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City of Sydney unanimously rejects Modification 9 for Central Barangaroo

The City of Sydney (CoS) has unanimously rejected the NSW Government’s Modification 9 proposal for Central Barangaroo in a move to protect cultural and heritage significance.

On behalf of the CoS, Councillor, heritage advocate and architect HY William Chan has given a deadline of May 17, 2023, to the new State Government to respond to the Select Committee on Barangaroo Sight Lines Report, calling for the implementation of all of the report’s recommendations.

Recommendations include scrapping Modification 9, involving the Heritage Council of NSW when developing view management strategies, and making it a requirement to seek feedback from the CoS.

Last year, 10 years on from the commencement of Barangaroo planning, a Parliamentary Select committee was established to inquire into the negotiations between the state government, Lendlease and Crown in relation to sight lines at Barangaroo, including whether any biases influenced the final decision.

Sydney Lord Mayor Clover Moore raised significant concerns about the planning and delivery of development on public land at Barangaroo in her submission to the NSW Upper House Parliamentary Inquiry.

“The development of Barangaroo should have been done in full public view and considered the public’s best interest,” she said.

“Instead, since 2005, 11 modified development applications have significantly altered the form and scale of Barangaroo by adding more than 100,000 sqm of floor space to the concept plan, and eroding sight lines across the site, particularly from Millers Point and Observatory Hill.”

During the public exhibition of Modification 9 for Central Barangaroo, the CofS made a strong submission against the proposal. Cr Chan also strongly objected Modification 9 in his submission and represented the views of local community groups such as Sydney City Skywatchers and Millers Point Community Resident Action Group.

The committee received 16 submissions and held public hearings. On February 17, 2023, it tabled its report.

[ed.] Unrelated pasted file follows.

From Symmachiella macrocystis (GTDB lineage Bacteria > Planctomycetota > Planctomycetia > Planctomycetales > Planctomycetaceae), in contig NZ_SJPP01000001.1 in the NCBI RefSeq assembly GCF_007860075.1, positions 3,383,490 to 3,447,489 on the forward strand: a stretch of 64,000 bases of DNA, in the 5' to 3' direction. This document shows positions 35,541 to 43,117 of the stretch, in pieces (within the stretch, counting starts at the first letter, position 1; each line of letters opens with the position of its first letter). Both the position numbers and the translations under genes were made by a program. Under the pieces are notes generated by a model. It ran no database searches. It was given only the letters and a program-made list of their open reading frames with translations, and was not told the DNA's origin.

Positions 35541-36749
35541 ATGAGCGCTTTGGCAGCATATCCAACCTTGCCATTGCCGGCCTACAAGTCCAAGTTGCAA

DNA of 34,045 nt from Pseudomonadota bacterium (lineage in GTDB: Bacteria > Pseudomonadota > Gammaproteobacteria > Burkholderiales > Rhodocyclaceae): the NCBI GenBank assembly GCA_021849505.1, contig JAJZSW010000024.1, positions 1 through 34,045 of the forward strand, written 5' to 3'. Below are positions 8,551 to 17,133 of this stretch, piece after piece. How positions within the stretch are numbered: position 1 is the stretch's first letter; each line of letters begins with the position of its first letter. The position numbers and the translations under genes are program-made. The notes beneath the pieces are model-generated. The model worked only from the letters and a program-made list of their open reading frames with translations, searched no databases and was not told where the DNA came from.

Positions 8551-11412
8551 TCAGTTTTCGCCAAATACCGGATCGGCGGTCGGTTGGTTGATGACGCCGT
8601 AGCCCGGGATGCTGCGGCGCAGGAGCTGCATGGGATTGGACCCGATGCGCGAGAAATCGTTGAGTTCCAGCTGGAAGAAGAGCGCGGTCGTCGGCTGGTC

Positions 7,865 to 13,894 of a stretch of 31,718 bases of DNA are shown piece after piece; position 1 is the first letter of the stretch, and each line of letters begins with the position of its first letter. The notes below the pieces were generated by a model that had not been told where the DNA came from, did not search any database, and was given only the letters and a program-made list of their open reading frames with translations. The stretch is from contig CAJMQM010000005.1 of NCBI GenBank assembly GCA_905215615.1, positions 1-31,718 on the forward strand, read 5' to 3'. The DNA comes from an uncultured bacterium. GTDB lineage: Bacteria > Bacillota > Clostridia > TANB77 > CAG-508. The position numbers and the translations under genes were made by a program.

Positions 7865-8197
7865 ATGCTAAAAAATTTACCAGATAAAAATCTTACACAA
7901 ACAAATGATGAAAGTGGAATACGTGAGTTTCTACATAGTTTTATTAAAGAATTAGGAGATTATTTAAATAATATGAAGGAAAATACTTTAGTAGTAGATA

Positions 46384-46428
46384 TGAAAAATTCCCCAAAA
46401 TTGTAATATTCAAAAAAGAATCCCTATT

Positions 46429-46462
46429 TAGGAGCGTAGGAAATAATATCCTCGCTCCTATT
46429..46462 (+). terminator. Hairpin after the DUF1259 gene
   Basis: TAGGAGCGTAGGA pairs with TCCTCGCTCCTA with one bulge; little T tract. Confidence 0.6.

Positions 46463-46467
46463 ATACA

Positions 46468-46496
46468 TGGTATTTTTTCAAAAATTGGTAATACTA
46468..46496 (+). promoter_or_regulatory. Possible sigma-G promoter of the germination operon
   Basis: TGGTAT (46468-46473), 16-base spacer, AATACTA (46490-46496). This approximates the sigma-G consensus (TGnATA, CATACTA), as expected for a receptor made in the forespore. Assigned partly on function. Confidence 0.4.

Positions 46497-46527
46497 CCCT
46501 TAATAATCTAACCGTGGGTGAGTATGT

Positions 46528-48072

As part of its inquiry, the committee found that:

  • Barangaroo sight lines have significant cultural and heritage value which must be preserved and protected; and
  • Modification 9 proposes an unacceptable increase in height and footprint at Central Barangaroo which adversely impacts on sight lines and amenity.

The committee made several key recommendations including that the NSW Government:

  • Engage in resolution processes for development disputes that seek transparent financial compensation rather than development bonuses.
  • Review guidelines governing post-separation employment for senior public servants to ensure that any conflicts of interest are managed appropriately.
  • Develop a view management strategy in consultation with the Heritage Council of NSW, that identifies and preserves significant sight lines in Millers Point and Dawes Point and ensures that these views are considered in the context of any major redevelopment project.
  • Reject Modification 9 and ensure that the redevelopment of Central Barangaroo remains small in scope so as not to cause significant obstructions to the Barangaroo sight lines.

Cr Chan said he had met with community leaders including from the Millers Point Community Resident Action Group and the National Trust NSW, who had continued to raise concerns.

“They share my concerns of the enduring impact that the development of the public land at Barangaroo has had on the community and the strong community concerns in relation to Modification 9,” he said.

“In light of the NSW Upper House inquiry and continued community opposition on heritage and urban planning grounds, I have asked Council to request the Lord Mayor write to the NSW Premier and Leader of the Opposition to ensure that all of the recommendation detailed in the report are implemented.”

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